If you still root for Obamacare‘s ultimate collapse, the latest Bloomberg Businessweek offers at least some basis for hope.

Scores of lawsuits around the country are targeting parts of Obamacare, making another high court showdown all but inevitable and raising the possibility that some provisions in the health-care overhaul could be dismantled. “This law is going to be litigated up and down for years,” says Jonathan Adler, who directs the Center for Business Law and Regulation at Case Western Reserve School of Law.

The next clash may be over the requirement that employer-provided insurance plans include contraceptive coverage; a case involving that issue could reach the high court this year. Hobby Lobby, a family-run craft store chain, and at least 34 other companies have sued for an exemption. They say the birth-control mandate violates their religious freedom, forcing them to provide something they consider immoral. “The government has plenty of other ways to deliver these drugs,” says Mark Rienzi, a lawyer for the Becket Fund for Religious Liberty. The group represents Hobby Lobby, whose owners say they run the company “consistent with Biblical principles.” …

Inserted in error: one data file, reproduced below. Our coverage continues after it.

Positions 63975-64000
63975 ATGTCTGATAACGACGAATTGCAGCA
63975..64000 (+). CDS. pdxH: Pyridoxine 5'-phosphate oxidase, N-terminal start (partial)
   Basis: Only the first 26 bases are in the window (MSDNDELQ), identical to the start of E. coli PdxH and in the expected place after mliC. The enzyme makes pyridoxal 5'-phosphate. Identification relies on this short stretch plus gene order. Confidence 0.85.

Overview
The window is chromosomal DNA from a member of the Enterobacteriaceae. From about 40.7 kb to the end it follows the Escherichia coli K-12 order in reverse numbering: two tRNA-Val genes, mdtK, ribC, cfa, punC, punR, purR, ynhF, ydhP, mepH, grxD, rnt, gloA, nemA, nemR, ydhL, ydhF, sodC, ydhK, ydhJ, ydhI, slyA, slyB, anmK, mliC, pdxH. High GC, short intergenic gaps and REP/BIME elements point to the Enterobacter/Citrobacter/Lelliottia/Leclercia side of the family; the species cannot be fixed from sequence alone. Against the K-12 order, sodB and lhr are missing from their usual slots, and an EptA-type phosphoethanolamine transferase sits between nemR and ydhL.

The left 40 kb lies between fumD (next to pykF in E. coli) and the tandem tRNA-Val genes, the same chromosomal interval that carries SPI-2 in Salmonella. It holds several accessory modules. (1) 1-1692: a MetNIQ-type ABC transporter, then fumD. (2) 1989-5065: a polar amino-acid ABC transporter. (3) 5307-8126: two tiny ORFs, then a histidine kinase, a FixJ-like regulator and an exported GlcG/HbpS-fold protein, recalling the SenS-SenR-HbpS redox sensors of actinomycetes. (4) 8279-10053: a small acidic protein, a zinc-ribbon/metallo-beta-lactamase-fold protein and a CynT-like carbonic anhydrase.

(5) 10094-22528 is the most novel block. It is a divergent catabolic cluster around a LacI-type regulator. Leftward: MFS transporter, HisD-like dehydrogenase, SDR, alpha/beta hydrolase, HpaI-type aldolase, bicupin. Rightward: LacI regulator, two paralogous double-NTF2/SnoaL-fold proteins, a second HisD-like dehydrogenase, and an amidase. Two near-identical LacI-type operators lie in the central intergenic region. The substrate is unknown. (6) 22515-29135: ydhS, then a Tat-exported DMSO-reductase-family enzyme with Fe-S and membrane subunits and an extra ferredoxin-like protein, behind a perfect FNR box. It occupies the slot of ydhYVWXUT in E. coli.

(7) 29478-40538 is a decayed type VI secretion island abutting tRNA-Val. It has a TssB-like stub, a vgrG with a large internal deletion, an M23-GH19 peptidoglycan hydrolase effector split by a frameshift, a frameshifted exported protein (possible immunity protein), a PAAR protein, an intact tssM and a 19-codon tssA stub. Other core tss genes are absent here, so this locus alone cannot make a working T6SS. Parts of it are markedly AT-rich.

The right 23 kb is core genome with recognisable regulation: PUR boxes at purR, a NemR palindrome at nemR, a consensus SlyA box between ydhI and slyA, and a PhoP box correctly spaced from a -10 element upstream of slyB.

… Two other suits threaten to undercut a key aspect of the law: the subsidies set up to help low-income people buy insurance through the online marketplaces known as exchanges. One case is being pressed by Scott Pruitt, Oklahoma’s Republican attorney general, the other by Michael Carvin, who helped argue the case against Obamacare at the Supreme Court last year. Pruitt and Carvin are making an argument that, if successful, would free some people from the penalties Obamacare imposes for not getting coverage. They say the law makes subsidies available only to people who buy insurance through state-run exchanges. Republican governors or legislatures in more than half of U.S. states refused to set up exchanges, so the federal government is stepping in to do it for them. Pruitt and Carvin say the law’s language on subsidies doesn’t apply to the federal exchanges. A ruling in their favor would abolish those subsidies in much of the country and by extension let more people claim that insurance is unaffordable. Under an exemption in the law, people who can’t afford insurance don’t have to pay the penalty.